Not just because she is a creature. One of my best hives out of 60 overwintered here in Washington State.
I'm doing some grafting, but the hives are still slow to build for splitting into the mating nucs. Just enough of a flow they are not interested in syrup, but not enough for them to put on a lot of growth. Problem is, I want to break up my weaker or slower hives for the nucs and leave my booming hives alone.
Until they start backfilling that is, then momma gets a new spot to live
I didn't graft last year until May 19-so I am still early. I have some virgins in mating nucs already though, just not many. I am ready for the season to really get going!
Here is my new mating nuc design for 2013. These standard nucs are divided to hold five half sized deep frames on each side. Each side has it's own inner cover so you can get into just one side easily. No bending! No ants or pests.
Green duct tape has notes about each virgin installed:
Red tape means queenless-no nuc is ever overlooked:
Finisher hive with started cells..also green tape with notes..so I can tell at a glance and don't forget. Some of the hives still have their rachett strap on. This time of year they work great for making sure you have a positive closure on your hive top feeder to avoid a crack where they can get in and drown.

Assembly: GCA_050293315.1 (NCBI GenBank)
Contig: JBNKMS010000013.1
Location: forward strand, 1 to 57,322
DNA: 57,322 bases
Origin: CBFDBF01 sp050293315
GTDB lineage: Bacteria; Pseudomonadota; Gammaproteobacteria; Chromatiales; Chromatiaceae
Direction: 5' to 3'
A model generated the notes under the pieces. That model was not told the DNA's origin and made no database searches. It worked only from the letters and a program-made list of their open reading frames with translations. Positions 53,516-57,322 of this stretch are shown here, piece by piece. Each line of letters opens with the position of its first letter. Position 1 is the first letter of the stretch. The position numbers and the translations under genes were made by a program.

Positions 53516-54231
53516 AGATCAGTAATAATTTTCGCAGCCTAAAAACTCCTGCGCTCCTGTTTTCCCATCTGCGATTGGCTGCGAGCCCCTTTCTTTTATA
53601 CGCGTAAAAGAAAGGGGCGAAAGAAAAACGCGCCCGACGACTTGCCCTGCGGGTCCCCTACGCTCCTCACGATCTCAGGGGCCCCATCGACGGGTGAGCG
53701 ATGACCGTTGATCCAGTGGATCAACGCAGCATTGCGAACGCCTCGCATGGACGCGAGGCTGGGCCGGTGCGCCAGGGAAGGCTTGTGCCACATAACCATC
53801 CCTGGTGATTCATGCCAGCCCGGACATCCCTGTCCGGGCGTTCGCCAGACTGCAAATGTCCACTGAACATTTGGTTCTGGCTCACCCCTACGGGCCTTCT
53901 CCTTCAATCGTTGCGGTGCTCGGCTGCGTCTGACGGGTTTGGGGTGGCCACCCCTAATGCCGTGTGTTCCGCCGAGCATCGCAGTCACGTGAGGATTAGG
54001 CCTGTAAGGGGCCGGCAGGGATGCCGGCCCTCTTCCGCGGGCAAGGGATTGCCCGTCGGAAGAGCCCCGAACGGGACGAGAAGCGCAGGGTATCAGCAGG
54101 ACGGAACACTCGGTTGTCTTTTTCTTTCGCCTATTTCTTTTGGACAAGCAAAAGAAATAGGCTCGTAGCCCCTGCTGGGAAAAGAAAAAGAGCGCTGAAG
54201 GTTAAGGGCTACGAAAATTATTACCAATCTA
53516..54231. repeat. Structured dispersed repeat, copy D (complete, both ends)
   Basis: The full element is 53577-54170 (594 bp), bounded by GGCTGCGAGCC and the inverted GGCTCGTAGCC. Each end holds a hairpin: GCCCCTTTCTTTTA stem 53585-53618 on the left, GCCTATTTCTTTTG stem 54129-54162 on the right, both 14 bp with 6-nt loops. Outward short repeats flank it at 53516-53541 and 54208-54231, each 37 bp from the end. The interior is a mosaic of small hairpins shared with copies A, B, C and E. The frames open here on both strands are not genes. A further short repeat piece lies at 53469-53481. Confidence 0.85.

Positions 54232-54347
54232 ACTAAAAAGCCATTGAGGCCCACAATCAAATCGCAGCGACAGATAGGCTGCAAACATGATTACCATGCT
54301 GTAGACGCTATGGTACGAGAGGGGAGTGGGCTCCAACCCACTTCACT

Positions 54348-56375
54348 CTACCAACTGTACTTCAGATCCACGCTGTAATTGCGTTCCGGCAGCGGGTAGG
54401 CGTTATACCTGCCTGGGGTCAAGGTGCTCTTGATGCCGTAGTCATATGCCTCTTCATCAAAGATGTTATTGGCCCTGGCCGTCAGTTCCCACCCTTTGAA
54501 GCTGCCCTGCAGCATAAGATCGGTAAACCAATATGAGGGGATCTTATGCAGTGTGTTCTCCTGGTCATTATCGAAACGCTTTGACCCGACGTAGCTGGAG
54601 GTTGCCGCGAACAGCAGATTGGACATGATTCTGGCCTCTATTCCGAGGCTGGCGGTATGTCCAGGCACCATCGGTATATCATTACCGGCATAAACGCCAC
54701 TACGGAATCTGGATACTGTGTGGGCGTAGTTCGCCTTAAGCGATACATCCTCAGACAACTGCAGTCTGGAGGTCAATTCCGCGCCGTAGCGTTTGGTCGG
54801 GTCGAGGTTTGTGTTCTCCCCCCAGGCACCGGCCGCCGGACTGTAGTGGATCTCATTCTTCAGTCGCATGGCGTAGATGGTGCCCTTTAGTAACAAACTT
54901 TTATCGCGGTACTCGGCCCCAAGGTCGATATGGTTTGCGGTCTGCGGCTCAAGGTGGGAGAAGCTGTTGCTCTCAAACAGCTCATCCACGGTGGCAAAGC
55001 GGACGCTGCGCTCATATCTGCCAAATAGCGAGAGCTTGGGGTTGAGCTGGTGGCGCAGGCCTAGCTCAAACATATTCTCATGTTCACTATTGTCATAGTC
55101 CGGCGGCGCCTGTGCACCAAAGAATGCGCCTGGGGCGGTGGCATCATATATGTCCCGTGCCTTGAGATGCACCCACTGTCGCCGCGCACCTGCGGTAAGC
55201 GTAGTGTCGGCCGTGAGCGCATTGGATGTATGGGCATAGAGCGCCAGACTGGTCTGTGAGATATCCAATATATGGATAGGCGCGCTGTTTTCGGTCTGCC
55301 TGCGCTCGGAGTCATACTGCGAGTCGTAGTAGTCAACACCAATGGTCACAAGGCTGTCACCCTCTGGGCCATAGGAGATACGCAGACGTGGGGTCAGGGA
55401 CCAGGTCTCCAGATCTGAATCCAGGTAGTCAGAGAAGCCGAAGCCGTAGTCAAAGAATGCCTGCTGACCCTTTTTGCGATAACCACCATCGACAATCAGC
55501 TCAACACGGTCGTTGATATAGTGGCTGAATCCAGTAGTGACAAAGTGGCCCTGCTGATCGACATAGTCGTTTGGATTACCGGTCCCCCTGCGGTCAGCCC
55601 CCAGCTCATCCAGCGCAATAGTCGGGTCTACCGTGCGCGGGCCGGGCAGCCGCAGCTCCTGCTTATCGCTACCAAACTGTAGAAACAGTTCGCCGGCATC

New incubator is working great.
Roller cages on their side have newly hatched and marked queens:
Heres a pic of that queen in the video. Interesting color.
And below is a sister to the queen above..out of the same original swarm queen.
I have no problem with marking my virgins before mating flights-have a great return %.
I did mark two newly hatched virgins with disks..just to see it affects return. If they come back OK, I'll try a few more and let you know.
I hope everyone is having success this spring! Tell us how you are doing.